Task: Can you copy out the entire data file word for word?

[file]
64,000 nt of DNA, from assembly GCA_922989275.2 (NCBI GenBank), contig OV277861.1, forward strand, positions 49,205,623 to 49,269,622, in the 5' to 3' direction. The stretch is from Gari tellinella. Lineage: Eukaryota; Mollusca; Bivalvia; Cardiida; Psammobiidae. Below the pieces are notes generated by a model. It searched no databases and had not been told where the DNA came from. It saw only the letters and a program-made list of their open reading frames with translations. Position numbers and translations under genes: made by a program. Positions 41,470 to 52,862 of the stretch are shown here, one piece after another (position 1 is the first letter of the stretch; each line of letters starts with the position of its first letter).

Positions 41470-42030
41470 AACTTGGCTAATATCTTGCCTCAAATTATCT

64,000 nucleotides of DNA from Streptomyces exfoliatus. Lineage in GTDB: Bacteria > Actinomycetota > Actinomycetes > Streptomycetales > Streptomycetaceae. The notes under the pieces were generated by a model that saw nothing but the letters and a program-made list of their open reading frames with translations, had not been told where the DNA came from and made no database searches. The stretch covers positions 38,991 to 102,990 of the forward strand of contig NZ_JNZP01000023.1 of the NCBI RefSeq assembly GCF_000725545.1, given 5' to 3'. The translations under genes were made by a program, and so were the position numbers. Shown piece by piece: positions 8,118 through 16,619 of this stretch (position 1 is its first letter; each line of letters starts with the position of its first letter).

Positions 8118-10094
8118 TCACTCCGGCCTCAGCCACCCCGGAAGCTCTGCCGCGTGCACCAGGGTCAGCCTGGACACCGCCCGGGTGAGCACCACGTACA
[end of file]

64,000 nt of DNA, from assembly GCA_922989275.2 (NCBI GenBank), contig OV277861.1, forward strand, positions 49,205,623 to 49,269,622, in the 5' to 3' direction. The stretch is from Gari tellinella. Lineage: Eukaryota; Mollusca; Bivalvia; Cardiida; Psammobiidae. Below the pieces are notes generated by a model. It searched no databases and had not been told where the DNA came from. It saw only the letters and a program-made list of their open reading frames with translations. Position numbers and translations under genes: made by a program. Positions 41,470 to 52,862 of the stretch are shown here, one piece after another (position 1 is the first letter of the stretch; each line of letters starts with the position of its first letter).

Positions 41470-42030
41470 AACTTGGCTAATATCTTGCCTCAAATTATCT

64,000 nucleotides of DNA from Streptomyces exfoliatus. Lineage in GTDB: Bacteria > Actinomycetota > Actinomycetes > Streptomycetales > Streptomycetaceae. The notes under the pieces were generated by a model that saw nothing but the letters and a program-made list of their open reading frames with translations, had not been told where the DNA came from and made no database searches. The stretch covers positions 38,991 to 102,990 of the forward strand of contig NZ_JNZP01000023.1 of the NCBI RefSeq assembly GCF_000725545.1, given 5' to 3'. The translations under genes were made by a program, and so were the position numbers. Shown piece by piece: positions 8,118 through 16,619 of this stretch (position 1 is its first letter; each line of letters starts with the position of its first letter).

Positions 8118-10094
8118 TCACTCCGGCCTCAGCCACCCCGGAAGCTCTGCCGCGTGCACCAGGGTCAGCCTGGACACCGCCCGGGTGAGCACCACGTACA